the inner framework made up of all the bones of the body
a soft tissue inside the bone that produces blood cells
specialized connective tissue composed of osteocytes forming the skeleton
strong connective tissue that supports the body and is softer and more flexible than bone
place where two or more bones meet
A group of genetic diseases. They're caused by defective genes that are passed from parent to child.
Very common congenital disorder that affects the posture, balance and motor functions. Physical tasks become difficult because of this disorder.
Shoulder muscles help in rotating the shoulder as well as move the hand in front and back. Structural strength for this joint is due to tendons of these muscles.
It's degenerative and inflammatory in nature. It affects systemic connective tissue causing weakness and muscle atrophy.
It's a common disease of the bones. Approximately 10 million Americans have the disease, with at least three times more Americans at risk of developing it.
Small, brownish spot or blemish on the skin. Ranging in color from pale tan to brown or to bluish black
Large blister containing fluid
Cannot survive in the presence of oxygen
Crack in the skin that penetrates the dermis
Small blister or sac containing clear fluid, lying within or just beneath the epidermis
Abnormal growth of the skin
Itchy, swollen lesion that lasts only a few hours; caused by a blow or scratch, the bite of an insect, urticaria or nettle sting. Ex. Hives and mosquito bites
Darker than normal pigmentation
Chronic condition appears on the cheeks and nose, characterized by redness, distended or dilated surface blood vessels
Bacterial infection commonly known as pink eye
An inflammatory, often chronic disease of the skin characterized by moderate to severe inflammation, scaling, and severe itching
Contagious bacterial skin infection characterized by weeping lesions
Also known as cicatrix
Allergic reaction created by repeated exposure to a chemical or a substance
Abnormal brown-colored or wine-colored skin discoloration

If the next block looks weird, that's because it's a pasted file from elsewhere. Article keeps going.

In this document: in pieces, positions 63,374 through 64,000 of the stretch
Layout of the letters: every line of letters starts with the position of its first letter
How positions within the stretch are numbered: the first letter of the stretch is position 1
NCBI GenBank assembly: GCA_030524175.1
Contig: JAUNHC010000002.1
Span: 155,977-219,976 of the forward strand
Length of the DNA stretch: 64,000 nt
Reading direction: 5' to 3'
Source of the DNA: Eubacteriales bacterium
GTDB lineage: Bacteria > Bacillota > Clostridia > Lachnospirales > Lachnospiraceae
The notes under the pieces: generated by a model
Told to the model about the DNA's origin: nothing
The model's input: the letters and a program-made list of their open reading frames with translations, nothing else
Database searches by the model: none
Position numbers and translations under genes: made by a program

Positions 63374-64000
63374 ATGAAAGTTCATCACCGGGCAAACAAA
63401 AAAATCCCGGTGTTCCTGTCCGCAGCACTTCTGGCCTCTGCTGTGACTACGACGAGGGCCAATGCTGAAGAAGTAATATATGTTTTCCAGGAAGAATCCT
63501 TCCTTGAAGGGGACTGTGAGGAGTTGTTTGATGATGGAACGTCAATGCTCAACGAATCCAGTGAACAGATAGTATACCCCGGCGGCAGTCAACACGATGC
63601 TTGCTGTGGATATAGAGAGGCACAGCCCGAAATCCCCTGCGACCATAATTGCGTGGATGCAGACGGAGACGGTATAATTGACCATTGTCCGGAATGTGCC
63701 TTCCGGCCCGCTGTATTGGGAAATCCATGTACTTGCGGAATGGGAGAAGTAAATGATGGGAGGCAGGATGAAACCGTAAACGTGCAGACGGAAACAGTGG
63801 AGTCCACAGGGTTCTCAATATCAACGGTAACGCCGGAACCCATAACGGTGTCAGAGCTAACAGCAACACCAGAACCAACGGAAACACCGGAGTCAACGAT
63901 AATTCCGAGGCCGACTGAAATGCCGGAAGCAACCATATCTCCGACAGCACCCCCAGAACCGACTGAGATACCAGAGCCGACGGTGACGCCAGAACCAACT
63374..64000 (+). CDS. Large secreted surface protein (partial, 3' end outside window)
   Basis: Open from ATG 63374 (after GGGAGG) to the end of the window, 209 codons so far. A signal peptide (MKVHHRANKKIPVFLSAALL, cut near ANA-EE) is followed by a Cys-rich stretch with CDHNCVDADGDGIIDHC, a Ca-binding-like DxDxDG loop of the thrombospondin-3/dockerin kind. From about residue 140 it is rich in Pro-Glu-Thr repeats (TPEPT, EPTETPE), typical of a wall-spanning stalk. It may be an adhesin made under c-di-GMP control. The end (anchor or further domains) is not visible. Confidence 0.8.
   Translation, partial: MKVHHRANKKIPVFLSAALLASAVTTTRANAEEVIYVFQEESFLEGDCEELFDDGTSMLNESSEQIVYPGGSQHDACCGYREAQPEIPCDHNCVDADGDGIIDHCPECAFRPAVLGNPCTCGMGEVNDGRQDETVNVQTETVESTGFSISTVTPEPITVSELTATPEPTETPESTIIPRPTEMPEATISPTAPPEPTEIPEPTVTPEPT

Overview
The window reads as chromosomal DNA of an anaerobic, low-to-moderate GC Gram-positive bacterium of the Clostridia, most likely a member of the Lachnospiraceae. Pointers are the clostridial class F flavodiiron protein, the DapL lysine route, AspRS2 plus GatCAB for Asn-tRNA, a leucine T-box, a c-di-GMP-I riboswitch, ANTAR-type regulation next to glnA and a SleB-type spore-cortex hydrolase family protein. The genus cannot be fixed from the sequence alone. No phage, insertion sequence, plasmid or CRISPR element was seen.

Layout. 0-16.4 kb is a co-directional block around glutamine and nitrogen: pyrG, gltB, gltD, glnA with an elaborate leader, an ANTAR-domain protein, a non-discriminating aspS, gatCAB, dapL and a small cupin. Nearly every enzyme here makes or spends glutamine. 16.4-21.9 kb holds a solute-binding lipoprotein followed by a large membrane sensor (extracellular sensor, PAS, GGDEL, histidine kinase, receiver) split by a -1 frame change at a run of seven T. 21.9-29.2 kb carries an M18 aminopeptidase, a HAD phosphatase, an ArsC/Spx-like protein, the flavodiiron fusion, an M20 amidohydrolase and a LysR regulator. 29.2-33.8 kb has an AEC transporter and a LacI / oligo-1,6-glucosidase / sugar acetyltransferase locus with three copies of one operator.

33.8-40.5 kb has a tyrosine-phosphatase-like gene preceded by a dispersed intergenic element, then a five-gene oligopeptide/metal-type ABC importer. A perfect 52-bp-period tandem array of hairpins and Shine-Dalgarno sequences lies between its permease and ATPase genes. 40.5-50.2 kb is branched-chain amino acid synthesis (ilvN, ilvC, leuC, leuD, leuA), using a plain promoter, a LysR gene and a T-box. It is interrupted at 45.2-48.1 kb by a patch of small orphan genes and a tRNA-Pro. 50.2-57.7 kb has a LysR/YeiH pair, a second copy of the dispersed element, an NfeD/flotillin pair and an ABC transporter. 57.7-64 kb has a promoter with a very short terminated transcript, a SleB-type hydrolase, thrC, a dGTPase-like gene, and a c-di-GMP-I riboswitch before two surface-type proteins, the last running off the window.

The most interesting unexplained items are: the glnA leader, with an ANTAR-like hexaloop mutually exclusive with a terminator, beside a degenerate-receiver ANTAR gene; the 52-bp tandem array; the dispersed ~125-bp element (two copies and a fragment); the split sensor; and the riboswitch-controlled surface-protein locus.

Flat spot or discoloration on the skin
Also known as wart
Technical term for freckles
Also known as a birthmark
Hereditary condition that causes hypo pigmented spots and splotches on the skin, may be related to thyroid conditions
Abnormal, rounded, solid lump above, within, or under the skin
Absence on pigment, resulting in light or white splotches
Skin sore or abrasion produced by scratching or scraping
Open lesion on the skin or mucous membrane of the body, accompanied by pus and loss of skin depth
Inflammatory condition of the skin
Skin disease characterized by red patches covered with silver-white scales; usually found on the scalp, elbows, knees, chest, and lower back
Dead cells that form over a wound or blemish
Closed, abnormally developed sac containing fluid, pus, semi-fluid, or morbid matter
progressive disease that destroys memory and other important mental functions.
Condition where pigments is lost from areas of skin, causing white patches
Inflammation of subcutaneous connective tissue
nervous system disease that weakens muscles and impacts physical function
A chronic inflammatory disorder affecting many joints, including those in the hands and feet
Widespread muscle pain and tenderness
a metabolic disease in which the body’s inability to produce any or enough insulin causes elevated levels of glucose in the blood
condition in which a person's airways become inflamed, narrow and swell, and produce extra mucus, which makes it difficult to breathe
group of genetic diseases that cause progressive weakness and loss of muscle mass
cancer that forms in the cells of the breasts
Chronic inflammation of the sebaceous glands from retained secreations and bacteria
An absence of melanin pigment of the body
Inability to sweat
Most common and least severe type of skin cancer
Foul smelling perspiration
Large blister containing a watery fluid
Inflammation of the skin caused by having contact with chemicals
An accumulation of seabum and pus
Morbid matter above or below the skin
Moderate to severe inflammation, scaling, and sometimes severe itching
Environmental factors that contribute to aging
Crack in the skin that penetrates the dermis
Fever blister or cold sore
Darker than normal pigmentation
Absence of pigment
Weeping lesions caused by staphlococcus
Freckle or red spot left after a pimple has healed
Most serious form of skin cancer
A solid bump larger than 0.4 inches
Red patches covered with silver white scales
A thin plate of epidermal flakes
Distended or dilated surface blood vessels
Itchy swollen lesion that lasts only a few hours